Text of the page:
Randy Fenoli is Princess Cruise Lines’ new love and romance ambassador.
Today Randy Fenoli is all about weddings and romance, especially with his new gig as Princess Cruises’ romance ambassador. But back in the day, he ruled the drag stage as Brandy Alexander
JENNY BLOCK | Contributing Writer
There’s something so romantic about cruising: the shows and the fancy dinners; the exotic locations and the sea air; the dancing to live music and drinking fruity drinks by the pool.
It’s like a floating hotel that allows you to go to a zillion places without ever having to unpack more than once. It’s just all so dreamy.
That feels like it goes double on Princess Cruises. I mean, they are the original Love Boat, after all. And these days, they are really leaning in to love. They have brand-new Princess Perfect Wedding Packages for couples who want to get engaged, tie the knot or renew their vows on board. And Dallasites have it extra easy. Regal Princesse now calls the port of Galveston home. So you don’t have to fly through the clouds before you can sail through the waves!
Their ships have it all. And just to up the ante a bit, Princess Cruises recently got themselves their very own love and romance ambassador, Randy Fenoli.
Fenoli taught himself to sew when he was 9. He studied at the Fashion Institute of Technology and launched two bridal industry collections when he graduated. He’s been honored with two Design Excellence in the Bridal Industry awards.
He’s the star of TLC’s Say Yes to the Dress, Big Bliss, Randy Knows Best and Randy to the Rescue. He’s been on The Today Show, The View and The Martha Stewart Show. He’s featured and quoted in People, Parade, Brides and countless others. He’s contributed writing to TheKnot.com, TheRingBearer.com and TLC.com.
And now he’s the love and romance ambassador for Princess Cruises.
In the midst of his hectic schedule, Fenoli recently took time to answer a few questions for us.
Dallas Voice: What might people be surprised to learn about you? Randy Fenoli: You may or may not know this, but I did female impersonation for about 10 years. I was Ms. Gay America 1990. I was crowned at the Dallas Convention Center. There were 72 contestants, and I won every category. I made everything I wore. So, that’s really where I got into fashion.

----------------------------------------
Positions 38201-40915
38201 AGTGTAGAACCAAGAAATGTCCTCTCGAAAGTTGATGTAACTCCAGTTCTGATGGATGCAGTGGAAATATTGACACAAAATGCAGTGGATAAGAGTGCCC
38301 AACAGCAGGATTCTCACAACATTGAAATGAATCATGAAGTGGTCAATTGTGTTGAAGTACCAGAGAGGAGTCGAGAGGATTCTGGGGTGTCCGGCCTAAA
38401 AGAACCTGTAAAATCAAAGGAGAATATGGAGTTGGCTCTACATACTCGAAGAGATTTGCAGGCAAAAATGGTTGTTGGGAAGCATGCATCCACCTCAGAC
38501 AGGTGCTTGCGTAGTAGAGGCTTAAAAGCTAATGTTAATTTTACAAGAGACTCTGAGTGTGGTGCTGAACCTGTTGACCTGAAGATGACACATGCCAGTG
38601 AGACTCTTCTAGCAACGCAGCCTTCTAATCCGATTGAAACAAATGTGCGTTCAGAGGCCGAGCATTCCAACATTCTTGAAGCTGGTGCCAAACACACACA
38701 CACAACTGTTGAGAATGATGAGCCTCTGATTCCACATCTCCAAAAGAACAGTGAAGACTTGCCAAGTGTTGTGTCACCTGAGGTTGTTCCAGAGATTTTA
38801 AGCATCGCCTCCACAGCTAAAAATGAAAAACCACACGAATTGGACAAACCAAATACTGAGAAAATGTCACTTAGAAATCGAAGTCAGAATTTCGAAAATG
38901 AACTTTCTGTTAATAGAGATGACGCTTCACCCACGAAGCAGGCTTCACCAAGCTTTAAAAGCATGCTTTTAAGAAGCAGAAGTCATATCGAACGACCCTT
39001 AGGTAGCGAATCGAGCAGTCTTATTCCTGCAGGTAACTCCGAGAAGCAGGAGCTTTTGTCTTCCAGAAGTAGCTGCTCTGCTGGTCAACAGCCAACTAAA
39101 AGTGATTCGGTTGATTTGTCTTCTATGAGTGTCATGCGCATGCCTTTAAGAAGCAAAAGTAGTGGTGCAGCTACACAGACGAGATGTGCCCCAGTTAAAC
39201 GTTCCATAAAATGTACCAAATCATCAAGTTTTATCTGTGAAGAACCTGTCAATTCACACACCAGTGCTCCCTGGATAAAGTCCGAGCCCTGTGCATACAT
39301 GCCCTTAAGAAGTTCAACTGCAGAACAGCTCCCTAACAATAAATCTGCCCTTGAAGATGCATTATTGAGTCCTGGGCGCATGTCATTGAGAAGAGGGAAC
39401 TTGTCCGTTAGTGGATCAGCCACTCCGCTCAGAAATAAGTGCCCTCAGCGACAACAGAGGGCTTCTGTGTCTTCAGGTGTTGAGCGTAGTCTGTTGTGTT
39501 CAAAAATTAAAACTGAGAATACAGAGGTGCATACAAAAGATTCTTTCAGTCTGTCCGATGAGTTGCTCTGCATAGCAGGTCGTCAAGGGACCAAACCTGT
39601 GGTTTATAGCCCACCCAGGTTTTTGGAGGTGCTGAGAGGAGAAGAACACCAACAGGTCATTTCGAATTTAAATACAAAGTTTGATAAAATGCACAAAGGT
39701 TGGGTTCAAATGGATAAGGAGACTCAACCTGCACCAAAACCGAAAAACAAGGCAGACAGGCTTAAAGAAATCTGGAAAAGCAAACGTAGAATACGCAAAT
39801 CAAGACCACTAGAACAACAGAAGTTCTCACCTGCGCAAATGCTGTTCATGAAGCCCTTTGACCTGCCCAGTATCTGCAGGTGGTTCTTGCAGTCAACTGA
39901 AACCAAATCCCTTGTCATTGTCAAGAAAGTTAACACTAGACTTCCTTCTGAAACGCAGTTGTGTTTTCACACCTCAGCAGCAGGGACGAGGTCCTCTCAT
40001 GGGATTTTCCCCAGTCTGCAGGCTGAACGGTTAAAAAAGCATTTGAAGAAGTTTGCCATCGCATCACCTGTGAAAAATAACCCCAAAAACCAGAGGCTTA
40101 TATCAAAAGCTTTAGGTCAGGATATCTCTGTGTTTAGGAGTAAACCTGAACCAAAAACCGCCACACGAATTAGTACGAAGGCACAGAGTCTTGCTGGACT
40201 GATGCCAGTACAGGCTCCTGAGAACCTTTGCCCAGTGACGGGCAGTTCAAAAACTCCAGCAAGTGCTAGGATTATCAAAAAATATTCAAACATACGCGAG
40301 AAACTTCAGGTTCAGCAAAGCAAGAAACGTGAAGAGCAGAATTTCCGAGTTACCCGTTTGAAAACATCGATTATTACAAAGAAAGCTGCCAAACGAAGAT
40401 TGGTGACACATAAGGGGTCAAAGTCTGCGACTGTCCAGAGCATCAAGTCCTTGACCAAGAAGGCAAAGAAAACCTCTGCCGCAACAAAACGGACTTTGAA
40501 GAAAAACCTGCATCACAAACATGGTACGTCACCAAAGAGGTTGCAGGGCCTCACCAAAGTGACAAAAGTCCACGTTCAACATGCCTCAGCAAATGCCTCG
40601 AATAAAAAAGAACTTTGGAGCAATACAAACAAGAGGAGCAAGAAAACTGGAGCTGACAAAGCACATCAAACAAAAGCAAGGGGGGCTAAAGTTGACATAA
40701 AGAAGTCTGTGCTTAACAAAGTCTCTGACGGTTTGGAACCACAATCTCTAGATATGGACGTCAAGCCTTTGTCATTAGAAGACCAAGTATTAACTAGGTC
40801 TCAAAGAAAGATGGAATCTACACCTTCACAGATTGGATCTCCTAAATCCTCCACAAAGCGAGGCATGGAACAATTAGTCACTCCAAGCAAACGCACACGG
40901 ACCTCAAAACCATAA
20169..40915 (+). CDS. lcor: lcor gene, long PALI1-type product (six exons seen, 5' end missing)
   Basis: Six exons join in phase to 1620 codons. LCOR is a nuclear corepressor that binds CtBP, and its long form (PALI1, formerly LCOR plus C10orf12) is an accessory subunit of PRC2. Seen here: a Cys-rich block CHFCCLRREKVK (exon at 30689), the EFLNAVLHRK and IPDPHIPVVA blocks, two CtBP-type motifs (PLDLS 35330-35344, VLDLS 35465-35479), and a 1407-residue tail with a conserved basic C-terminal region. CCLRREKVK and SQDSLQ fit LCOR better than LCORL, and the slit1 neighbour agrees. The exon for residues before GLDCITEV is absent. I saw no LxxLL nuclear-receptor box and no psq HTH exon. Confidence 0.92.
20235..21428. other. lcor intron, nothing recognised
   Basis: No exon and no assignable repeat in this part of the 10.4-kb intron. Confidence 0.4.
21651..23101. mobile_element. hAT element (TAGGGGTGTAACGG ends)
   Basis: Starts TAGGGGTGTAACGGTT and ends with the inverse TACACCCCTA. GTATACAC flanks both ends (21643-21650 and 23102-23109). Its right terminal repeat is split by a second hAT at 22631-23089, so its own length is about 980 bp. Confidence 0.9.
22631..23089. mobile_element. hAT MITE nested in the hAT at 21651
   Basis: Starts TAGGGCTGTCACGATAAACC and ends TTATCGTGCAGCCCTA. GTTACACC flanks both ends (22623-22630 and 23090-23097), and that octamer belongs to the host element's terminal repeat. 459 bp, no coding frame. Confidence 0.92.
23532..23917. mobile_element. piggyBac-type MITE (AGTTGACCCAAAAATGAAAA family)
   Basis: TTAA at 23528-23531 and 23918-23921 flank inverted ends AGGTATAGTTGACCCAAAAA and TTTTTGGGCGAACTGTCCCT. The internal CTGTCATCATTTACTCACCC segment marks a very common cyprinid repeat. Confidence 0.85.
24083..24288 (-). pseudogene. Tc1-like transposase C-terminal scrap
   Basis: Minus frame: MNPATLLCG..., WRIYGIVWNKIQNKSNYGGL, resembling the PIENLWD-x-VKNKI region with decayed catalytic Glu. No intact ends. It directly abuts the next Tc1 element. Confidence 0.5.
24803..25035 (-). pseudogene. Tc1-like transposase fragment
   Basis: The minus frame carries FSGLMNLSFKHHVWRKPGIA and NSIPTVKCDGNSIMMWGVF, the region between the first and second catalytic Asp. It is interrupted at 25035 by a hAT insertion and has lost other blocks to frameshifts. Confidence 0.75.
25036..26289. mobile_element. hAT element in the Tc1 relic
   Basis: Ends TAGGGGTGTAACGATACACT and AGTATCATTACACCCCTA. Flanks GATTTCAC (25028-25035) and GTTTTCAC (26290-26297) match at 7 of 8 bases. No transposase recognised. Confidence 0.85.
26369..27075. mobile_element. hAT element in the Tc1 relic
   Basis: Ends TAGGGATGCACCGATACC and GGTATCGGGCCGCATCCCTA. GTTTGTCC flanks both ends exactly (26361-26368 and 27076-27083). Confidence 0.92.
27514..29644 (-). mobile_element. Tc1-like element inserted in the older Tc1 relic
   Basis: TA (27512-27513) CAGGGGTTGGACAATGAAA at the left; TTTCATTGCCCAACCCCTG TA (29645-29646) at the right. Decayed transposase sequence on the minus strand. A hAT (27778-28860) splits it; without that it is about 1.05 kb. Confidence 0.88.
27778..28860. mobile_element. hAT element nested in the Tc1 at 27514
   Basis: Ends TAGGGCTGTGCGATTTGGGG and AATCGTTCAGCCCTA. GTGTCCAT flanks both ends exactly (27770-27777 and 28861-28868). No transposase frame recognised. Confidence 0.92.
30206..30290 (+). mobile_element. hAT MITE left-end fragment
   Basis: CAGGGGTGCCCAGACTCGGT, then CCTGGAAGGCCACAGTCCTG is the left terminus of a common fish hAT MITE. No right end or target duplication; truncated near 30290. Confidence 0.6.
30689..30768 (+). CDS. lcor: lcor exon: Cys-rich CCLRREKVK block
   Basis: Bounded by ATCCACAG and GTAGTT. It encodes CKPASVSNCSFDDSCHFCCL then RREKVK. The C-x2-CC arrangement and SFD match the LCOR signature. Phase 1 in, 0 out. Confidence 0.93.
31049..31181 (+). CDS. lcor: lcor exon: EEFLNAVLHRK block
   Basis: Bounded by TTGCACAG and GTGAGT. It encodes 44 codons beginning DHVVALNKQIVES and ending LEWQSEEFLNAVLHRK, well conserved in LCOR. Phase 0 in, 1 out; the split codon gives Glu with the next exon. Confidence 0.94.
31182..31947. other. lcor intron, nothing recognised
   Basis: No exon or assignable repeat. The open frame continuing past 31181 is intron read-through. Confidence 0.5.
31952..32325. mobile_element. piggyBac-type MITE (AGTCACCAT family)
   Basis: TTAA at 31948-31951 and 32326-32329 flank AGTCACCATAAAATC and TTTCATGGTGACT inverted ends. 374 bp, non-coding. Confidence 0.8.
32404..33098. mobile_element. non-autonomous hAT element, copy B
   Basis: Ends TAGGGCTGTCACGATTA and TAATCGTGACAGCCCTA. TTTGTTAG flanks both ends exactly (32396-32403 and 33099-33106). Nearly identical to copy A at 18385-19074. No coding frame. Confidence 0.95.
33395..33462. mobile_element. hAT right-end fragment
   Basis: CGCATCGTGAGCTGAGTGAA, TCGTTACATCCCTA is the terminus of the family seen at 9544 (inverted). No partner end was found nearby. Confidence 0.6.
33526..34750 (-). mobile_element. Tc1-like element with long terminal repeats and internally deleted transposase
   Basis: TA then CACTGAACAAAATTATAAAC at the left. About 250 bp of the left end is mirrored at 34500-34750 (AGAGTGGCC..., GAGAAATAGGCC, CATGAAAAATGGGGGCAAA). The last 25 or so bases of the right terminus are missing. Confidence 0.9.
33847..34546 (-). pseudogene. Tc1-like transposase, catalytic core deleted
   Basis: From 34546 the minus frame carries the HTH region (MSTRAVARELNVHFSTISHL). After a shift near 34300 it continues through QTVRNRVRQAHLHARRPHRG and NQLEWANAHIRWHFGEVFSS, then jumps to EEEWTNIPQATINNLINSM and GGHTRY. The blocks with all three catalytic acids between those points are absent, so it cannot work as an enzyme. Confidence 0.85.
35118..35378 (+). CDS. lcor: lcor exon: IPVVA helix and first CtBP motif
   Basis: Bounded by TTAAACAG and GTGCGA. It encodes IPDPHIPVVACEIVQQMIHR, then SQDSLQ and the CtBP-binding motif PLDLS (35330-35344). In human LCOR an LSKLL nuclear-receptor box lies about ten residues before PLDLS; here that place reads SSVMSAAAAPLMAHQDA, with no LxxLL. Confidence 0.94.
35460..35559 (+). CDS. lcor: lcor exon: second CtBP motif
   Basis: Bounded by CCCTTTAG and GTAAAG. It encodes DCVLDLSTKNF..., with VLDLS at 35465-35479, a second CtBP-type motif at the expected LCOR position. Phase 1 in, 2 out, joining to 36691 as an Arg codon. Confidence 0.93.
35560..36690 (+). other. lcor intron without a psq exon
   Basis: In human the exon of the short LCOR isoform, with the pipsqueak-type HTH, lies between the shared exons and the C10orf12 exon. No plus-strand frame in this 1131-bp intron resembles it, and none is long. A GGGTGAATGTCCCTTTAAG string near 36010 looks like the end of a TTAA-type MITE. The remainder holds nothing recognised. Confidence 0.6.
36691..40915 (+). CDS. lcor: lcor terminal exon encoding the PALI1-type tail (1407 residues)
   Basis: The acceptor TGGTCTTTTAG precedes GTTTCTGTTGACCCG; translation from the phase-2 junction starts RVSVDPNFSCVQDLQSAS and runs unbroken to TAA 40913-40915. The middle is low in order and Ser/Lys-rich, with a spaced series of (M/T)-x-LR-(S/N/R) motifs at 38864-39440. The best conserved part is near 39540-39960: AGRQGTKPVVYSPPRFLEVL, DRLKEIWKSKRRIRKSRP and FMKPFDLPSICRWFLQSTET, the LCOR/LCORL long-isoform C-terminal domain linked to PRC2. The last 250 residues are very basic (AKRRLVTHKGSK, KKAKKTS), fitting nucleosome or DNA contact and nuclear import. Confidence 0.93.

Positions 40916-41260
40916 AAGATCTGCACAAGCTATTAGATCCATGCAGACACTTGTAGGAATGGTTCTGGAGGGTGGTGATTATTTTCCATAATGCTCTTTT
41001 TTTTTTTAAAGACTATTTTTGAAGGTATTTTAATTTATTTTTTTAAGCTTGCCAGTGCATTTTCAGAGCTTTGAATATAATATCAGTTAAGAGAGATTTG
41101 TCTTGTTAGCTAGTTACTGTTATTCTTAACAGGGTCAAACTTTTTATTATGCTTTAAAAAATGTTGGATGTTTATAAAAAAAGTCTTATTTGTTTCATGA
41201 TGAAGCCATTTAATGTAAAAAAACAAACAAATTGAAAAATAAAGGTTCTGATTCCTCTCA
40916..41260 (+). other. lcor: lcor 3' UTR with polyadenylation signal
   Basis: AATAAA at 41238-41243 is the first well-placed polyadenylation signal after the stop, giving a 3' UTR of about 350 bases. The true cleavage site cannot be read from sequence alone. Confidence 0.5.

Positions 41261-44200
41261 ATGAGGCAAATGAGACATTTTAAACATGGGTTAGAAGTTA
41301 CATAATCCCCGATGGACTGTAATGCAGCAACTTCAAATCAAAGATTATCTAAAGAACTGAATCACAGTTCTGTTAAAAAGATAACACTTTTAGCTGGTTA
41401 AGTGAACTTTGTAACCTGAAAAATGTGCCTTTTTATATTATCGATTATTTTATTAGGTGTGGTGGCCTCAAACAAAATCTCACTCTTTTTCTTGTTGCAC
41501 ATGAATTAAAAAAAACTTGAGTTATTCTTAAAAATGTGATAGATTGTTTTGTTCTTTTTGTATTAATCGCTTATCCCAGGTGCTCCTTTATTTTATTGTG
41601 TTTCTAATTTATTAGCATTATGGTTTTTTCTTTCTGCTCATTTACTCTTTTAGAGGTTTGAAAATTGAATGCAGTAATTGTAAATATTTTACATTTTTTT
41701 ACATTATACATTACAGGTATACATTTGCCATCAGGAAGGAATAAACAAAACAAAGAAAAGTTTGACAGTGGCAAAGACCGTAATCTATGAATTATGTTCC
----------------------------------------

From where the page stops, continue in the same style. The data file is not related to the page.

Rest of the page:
I went to a drag show, and somebody saw me and said, “Oh, you’re such a cute boy. We’re having a pageant at this bar, and you should enter the ‘mister.’ Well, I was like 125 pounds wet, and I tried lifting weights and getting a tan and nothing worked. And I said, “Oh, we’ll just paint your face and you can enter the ‘miss.’” And, so, I entered, and I won a lot of money. And I’m like, “I made more money tonight than I did all week doing hair, and this is much more fun.”
So, I started making all my costumes and performing and taking that on the road, and I made a lot of money and a good living and enjoyed the heck out of it. Brandy Alexander was my stage name. And I did all my makeup and my hair, and I did all my costumes.
But the entire time I said, “Well, after I win this Miss America, I’m going to sell everything and go to New York City and go into fashion.” And they all laughed at me because they’re like, “Look at you! You’re never going to make it.”
Don’t ever tell me I can’t do something. I will prove you wrong.
When you were growing up, did you think, “One day I want to grow up and be a fashion designer”? No. It was really interesting when I was young, because I did everything. One of my first businesses was making macramé plant holders. I would make them in my room, big ones, and my mom would put mirrors in them and glass, and she would put plants on them. And I got really good at it.
I would cook a lot, and I sewed. I would sew curtains and cushion covers and put zippers in my dad’s pants if they broke. Anything that was creative was kind of my thing.
And were you just automatically good at those things? For me it was like second nature. Literally, my mom could not put a hem in a terrycloth towel to save her life. She could not sew. And I would stand by her at this new machine that she bought, and I’m like, “What’s the problem? Oh, you just put your foot on the pedal and just feed the fabric through and you have a dress.” I couldn’t understand why she couldn’t use it. So, I’m like, “Well, I can do this.” So, she went to work, and I made her a dress.
What advice would you give to a couple at their wedding just about to head into their big day? Something’s going to go wrong. Just let it go. Because nobody at the wedding is going to realize it except for you unless you make a big deal out of it.
You’ve stressed for a year planning the wedding. So, enjoy and take little moments throughout the wedding to step aside from your guests and make little memories and be able to talk about what’s going on and to make those memories.
Because those memories and the photos and the dress are the only things you leave with. The cake is gone. The music’s gone. Everything’s gone. But those memories are going to last forever. So enjoy it.
Why do you think people love cruising so much? It’s such a great way to vacation because there’s so much to do. I mean, you cannot get bored on a cruise ship. And Princess is the king of service. Like every person that meets you has a smile on their face, and they’re there to help you. And they never say no to any request. And it’s just amazing. When you’ve got the spa, and you wake up every morning, you have a different vista out your window. There’s a spa. There’s a casino.Everything you need is right here.